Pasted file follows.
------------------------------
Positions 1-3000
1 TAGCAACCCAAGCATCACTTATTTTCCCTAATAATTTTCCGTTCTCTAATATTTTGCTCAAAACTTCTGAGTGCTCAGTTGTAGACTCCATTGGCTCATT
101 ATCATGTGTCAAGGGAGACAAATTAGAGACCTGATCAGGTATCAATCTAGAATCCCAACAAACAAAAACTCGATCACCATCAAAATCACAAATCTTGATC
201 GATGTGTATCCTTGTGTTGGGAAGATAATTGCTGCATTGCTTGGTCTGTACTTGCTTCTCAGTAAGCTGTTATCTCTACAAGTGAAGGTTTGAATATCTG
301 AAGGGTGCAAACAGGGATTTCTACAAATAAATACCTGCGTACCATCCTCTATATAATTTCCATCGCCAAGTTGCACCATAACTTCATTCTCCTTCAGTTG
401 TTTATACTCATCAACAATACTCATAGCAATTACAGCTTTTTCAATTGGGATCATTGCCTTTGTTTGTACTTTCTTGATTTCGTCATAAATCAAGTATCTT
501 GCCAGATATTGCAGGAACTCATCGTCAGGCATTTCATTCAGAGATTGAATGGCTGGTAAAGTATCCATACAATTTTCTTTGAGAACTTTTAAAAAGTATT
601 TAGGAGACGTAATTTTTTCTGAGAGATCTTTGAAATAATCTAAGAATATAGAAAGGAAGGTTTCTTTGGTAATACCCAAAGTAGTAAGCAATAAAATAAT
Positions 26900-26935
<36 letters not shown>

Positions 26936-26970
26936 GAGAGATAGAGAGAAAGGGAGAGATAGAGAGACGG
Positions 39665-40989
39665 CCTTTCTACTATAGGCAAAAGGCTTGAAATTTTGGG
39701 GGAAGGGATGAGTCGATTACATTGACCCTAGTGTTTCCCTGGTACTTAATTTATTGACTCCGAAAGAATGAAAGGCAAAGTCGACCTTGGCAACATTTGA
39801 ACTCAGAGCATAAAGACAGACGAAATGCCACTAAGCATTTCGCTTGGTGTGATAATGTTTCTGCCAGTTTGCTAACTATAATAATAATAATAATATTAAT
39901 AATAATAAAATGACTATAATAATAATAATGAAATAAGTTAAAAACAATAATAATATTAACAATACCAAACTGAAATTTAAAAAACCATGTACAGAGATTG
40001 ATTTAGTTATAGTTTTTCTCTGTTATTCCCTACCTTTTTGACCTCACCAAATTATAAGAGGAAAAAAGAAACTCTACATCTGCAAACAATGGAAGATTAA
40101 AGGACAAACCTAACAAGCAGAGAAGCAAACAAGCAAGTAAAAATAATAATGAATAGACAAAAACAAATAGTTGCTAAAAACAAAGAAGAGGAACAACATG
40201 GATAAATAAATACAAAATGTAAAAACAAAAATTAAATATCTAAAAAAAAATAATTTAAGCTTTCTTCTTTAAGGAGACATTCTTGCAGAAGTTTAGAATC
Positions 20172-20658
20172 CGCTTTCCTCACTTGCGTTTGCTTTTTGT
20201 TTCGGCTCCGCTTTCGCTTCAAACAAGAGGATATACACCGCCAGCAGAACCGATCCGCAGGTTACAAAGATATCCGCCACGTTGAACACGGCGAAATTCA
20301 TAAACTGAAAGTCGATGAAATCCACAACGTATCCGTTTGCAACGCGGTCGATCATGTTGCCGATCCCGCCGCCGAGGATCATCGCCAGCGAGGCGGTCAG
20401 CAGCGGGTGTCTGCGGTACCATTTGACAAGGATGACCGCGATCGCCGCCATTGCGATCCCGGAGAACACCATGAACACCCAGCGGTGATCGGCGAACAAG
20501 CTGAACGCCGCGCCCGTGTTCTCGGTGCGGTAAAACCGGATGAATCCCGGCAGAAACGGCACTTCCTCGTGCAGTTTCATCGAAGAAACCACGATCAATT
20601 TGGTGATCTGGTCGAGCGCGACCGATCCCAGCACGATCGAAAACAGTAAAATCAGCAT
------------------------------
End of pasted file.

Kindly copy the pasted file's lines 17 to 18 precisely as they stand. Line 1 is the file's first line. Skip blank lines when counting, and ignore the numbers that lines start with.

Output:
39901 AATAATAAAATGACTATAATAATAATAATGAAATAAGTTAAAAACAATAATAATATTAACAATACCAAACTGAAATTTAAAAAACCATGTACAGAGATTG
40001 ATTTAGTTATAGTTTTTCTCTGTTATTCCCTACCTTTTTGACCTCACCAAATTATAAGAGGAAAAAAGAAACTCTACATCTGCAAACAATGGAAGATTAA